Wiccans wait for VA to allow symbol on headstones at national cemeteries
March 11, 2006
WASHINGTON — Roberta Stewart said her husband was known by his National Guard unit as a practicing Wiccan, someone who was proud of his faith and willing to share it with others.
When Sgt. Patrick Stewart was killed in a helicopter attack in Afghanistan, military personnel at his funeral helped mark off a memorial circle in red, white and blue tape. Friends from his Nevada unit spoke about how important both his service and his faith were in his life.
So when Stewart found out the family couldn’t put a Wiccan pentacle on her husband’s military gravestone, she was devastated.
“It’s who he is, it’s his spirit,” she said. “This is what he would want, and it means everything to me to have this done.”
More than five months after his death, Stewart’s spot on the Northern Nevada Veterans Memorial Wall in Fernley remains blank as officials from the Department of Veterans Affairs review the request.
The National Cemetery Administration has 38 permitted religious symbols for headstones and plaques but none for pagans or Wiccans. Officials said while they are currently processing requests from two denominations for the Wiccan pentacle, or five-pointed star in a circle, so far no decision has been made.
That has irked some Wiccan groups, who say the department has been dragging its feet for years on recognizing their religion.
“We submitted an application in 1997, and it can’t possibly take eight years to review an application,” said the Rev. Pete Davis, head of the Aquarian Tabernacle Church in Washington state.
“It’s moving now, but there is no excuse for this. There are a great many Wiccans and pagans across the country, but there are still places where we’re persecuted.”
Lindee Lenox, director of National Cemetery Administration’s Memorial Programs Service, said the delay hasn’t been a result of discrimination but instead was due to some outdated rules.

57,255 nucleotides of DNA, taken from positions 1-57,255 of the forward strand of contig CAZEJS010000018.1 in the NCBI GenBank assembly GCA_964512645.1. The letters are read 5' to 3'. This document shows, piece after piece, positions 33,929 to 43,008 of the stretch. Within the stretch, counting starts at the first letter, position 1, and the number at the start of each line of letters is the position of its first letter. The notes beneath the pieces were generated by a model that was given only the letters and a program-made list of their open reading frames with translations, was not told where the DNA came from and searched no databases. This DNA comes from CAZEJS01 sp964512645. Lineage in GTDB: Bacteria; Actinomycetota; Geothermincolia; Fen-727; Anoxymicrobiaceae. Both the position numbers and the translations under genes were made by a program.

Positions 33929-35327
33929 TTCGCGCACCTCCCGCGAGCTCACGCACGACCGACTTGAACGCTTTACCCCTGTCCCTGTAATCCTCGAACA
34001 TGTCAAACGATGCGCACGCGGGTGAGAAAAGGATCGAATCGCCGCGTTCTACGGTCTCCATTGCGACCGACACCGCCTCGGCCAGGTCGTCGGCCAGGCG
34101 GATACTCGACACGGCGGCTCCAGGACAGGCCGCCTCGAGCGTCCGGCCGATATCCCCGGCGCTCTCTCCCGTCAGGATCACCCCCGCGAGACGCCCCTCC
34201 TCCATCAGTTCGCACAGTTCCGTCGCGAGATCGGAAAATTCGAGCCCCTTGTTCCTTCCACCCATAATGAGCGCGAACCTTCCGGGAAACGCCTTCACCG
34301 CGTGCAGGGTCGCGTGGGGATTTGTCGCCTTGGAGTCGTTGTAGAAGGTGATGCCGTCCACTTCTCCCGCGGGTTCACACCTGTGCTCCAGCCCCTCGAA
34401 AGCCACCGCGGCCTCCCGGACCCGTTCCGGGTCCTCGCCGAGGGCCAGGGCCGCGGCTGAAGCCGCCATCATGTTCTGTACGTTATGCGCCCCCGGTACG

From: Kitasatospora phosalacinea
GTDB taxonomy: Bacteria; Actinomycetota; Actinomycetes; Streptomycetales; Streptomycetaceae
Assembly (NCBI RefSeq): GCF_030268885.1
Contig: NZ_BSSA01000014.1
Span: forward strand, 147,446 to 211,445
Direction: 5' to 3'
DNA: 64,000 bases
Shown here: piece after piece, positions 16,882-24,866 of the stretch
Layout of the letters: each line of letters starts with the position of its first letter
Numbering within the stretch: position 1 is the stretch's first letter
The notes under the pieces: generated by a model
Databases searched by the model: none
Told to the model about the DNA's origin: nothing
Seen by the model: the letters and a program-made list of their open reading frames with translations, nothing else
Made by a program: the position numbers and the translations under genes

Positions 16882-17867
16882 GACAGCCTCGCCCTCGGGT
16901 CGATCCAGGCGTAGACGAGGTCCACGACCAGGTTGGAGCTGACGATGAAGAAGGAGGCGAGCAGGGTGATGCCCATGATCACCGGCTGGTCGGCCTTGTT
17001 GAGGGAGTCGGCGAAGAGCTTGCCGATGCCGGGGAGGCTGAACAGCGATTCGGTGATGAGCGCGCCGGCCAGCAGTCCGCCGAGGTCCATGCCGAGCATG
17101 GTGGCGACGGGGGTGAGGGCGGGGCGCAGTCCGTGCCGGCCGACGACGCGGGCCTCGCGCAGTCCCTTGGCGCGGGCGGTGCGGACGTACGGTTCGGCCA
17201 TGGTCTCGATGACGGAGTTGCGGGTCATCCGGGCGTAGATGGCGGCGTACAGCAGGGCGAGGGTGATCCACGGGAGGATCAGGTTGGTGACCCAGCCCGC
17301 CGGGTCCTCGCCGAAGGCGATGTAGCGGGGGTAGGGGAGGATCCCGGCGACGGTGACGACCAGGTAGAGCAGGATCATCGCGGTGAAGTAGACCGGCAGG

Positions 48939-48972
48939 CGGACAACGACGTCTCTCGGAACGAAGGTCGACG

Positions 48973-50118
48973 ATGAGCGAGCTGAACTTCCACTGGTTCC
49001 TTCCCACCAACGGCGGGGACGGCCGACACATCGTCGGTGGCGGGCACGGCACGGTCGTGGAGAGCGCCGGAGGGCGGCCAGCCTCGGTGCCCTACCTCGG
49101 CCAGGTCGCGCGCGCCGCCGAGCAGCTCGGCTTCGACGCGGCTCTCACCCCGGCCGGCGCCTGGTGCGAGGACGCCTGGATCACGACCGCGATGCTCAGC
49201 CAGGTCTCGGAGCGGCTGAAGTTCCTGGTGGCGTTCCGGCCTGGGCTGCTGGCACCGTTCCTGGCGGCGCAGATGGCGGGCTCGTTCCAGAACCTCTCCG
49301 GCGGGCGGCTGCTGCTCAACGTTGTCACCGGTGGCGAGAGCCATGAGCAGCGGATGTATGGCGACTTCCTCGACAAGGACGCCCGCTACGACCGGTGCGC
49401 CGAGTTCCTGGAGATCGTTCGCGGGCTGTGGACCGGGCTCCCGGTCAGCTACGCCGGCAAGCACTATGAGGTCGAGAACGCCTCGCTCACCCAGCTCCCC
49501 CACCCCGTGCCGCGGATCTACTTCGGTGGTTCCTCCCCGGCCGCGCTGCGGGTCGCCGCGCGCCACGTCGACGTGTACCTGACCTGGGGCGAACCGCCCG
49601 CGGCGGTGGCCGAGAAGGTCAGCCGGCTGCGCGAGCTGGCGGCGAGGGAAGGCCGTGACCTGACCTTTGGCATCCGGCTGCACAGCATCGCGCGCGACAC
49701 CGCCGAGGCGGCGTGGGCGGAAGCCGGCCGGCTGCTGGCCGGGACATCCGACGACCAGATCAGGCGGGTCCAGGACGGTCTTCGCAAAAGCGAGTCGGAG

Until last fall, officials required applicants for new headstone markers to provide a letter from “the recognized central head or primary contact person” of a given faith to certify that the symbol represented the faith. Unlike most Christian and other faiths, Wiccans do not have a central governing structure, so Lenox said that provision scuttled those applications.
Now the administration instead requires historic information about the religion and other documentation supporting the use of a specific faith symbol.
Lenox said the Wiccan application is in its final stages, but could not provide a timetable for when the symbol might be approved.
The Rev. Selene Fox, whose Wisconsin-based Circle Sanctuary church has also filed an application, thinks the sluggish response is not discrimination but simply a slow-moving bureaucracy. Nonetheless, it’s still causing unnecessary pain for several families, she said.
Between the two congregations at least five deceased Wiccan veterans are waiting for a decision, and in each case the family has opted to leave blank name markers rather than have the department retrofit the grave sites later.
“I find it sad that men like Patrick Stewart were killed standing up for freedoms like the First Amendment, and yet he still does not have the emblem of his belief on his plaque,” she said.
Meanwhile, Stewart’s widow is still hoping a decision might come before the end of the month, when her husband’s unit is scheduled to return from its tour in Iraq.
“There’s going to be an upset unit, with Patrick not being recognized properly for his sacrifice,” she said. “I want them to come home to a memorial, not a memorial and a fight.”
According to Defense Department statistics as of May 2005, more than 1,800 active-duty servicemembers identified themselves as Wiccans.
Fox and Davis said that number is likely higher, because many military members are still reluctant to share their faith out of fear of discrimination.